2 Background information - Classification of potential categories
We start with a discussion of the general background and subsequently present the status quo of consolidated data on potentials and cost for RES in Europe as applicable in the Green-X database. These figures indicate what appears to be realisable within the 2030 timeframe.
The possible use of RES depends in particular on the available resources and the associated costs. In this context, the term "available resources" or RES potential has to be clarified. In literature, potentials of various energy resources or technologies are intensively discussed. However, often no common terminology is applied. Below, we present definitions of the various types of potentials as used throughout this report:
- Theoretical potential: To derive the theoretical potential, general physical parameters have to be taken into account (e.g. based on the determination of the energy flow resulting from a certain energy resource within the investigated region). It represents the upper limit of what could be produced from a certain energy resource from a theoretical point-of-view, based on current scientific knowledge;
- Technical potential: If technical boundary conditions (i.e. efficiencies of conversion technologies, overall technical limitations as e.g. the available land area to install wind turbines as well as the availability of raw materials) are considered, the technical potential can be derived. For most resources, the technical potential must be considered in a dynamic context. For example with increased R&D expenditures and learning-by-doing during deployment (see also chapter 4), conversion technologies might be improved and, hence, the technical potential would increase;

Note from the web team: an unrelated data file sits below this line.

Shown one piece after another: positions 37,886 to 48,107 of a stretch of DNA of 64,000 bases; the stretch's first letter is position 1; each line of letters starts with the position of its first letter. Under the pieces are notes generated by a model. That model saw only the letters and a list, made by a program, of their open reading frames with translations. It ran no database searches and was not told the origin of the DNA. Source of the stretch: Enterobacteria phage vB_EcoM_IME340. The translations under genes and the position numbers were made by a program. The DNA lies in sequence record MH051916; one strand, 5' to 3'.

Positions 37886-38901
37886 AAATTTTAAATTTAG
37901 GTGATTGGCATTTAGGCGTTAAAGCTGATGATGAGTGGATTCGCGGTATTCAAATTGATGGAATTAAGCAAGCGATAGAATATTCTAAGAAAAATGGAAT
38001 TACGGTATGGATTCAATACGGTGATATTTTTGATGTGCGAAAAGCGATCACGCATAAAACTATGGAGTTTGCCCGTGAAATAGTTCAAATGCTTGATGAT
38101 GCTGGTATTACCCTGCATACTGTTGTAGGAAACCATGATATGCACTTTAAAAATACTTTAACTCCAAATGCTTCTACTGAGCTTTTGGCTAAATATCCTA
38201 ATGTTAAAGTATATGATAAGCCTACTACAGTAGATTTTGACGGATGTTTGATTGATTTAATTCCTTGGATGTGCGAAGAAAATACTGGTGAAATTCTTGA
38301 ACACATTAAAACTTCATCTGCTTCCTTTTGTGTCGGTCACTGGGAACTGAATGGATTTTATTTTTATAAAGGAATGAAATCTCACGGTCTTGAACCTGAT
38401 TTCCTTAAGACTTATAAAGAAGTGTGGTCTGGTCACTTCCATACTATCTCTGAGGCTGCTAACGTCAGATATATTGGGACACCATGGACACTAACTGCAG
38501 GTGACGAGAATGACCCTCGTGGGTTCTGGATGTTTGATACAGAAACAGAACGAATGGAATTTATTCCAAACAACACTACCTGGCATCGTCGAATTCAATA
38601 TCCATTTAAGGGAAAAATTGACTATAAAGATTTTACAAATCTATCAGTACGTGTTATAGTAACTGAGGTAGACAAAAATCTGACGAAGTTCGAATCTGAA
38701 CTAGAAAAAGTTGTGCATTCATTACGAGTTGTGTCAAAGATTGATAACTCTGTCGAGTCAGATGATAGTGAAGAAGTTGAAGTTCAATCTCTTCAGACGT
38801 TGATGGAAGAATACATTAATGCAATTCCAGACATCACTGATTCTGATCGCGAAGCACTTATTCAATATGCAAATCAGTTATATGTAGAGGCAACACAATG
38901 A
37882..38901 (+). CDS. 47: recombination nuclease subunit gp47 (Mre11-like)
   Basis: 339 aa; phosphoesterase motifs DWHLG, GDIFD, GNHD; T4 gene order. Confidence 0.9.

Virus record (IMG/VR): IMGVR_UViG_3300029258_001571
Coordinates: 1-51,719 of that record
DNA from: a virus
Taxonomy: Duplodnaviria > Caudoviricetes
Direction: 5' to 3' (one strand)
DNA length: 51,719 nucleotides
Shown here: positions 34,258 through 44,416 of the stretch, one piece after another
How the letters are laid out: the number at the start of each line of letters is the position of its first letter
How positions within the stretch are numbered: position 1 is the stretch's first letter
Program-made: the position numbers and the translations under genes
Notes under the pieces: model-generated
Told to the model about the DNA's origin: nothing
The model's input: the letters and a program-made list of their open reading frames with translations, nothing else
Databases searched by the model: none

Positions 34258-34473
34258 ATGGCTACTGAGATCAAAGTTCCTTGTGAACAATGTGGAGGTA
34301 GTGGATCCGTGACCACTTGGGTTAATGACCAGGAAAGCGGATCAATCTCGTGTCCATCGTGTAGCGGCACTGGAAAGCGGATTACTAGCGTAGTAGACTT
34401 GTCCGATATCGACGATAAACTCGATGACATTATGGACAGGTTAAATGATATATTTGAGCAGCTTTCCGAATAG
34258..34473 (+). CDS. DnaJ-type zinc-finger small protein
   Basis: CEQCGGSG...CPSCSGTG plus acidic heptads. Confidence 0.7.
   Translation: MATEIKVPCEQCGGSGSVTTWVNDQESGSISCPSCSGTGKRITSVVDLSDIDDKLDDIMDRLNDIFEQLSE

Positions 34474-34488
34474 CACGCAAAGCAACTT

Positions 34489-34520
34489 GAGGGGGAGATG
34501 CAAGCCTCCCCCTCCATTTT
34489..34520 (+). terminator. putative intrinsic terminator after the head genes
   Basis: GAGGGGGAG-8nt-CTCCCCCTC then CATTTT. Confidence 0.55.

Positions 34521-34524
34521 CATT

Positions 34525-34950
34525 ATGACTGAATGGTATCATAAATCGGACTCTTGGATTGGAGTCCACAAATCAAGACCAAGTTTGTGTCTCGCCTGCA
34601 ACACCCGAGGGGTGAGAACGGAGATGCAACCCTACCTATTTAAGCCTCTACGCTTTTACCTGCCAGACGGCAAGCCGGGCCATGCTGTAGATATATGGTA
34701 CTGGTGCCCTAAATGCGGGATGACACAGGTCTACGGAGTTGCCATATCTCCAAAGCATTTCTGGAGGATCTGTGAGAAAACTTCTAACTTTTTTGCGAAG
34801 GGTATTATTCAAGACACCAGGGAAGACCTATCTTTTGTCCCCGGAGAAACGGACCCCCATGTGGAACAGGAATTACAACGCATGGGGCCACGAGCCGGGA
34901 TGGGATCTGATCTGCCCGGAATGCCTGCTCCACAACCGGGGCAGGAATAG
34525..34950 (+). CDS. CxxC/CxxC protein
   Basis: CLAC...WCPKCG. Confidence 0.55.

- Realisable potential: The realisable potential represents the maximal achievable potential assuming that all existing barriers can be overcome and all driving forces are active. Thereby, general parameters as e.g. market growth rates, planning constraints are taken into account. It is important to mention that this potential term must be seen in a dynamic context – i.e. the realisable potential has to refer to a certain year;
- Realisable potential up to 2030: provides an illustration of the derived realisable potential for the year 2030.
- Mid-term potential: in this report, long-term potentials refer to the 2050 timeframe and consequently what can be realised until then. Obviously, this is closely linked (among other constraining factors) to infrastructural prerequisites.
Figure 2-1: Definition of potential terms.
Figure 2-1 shows the general concept of the realisable potential up to 2030 as well as in the mid-term (2050), the technical and the theoretical potential in a graphical way.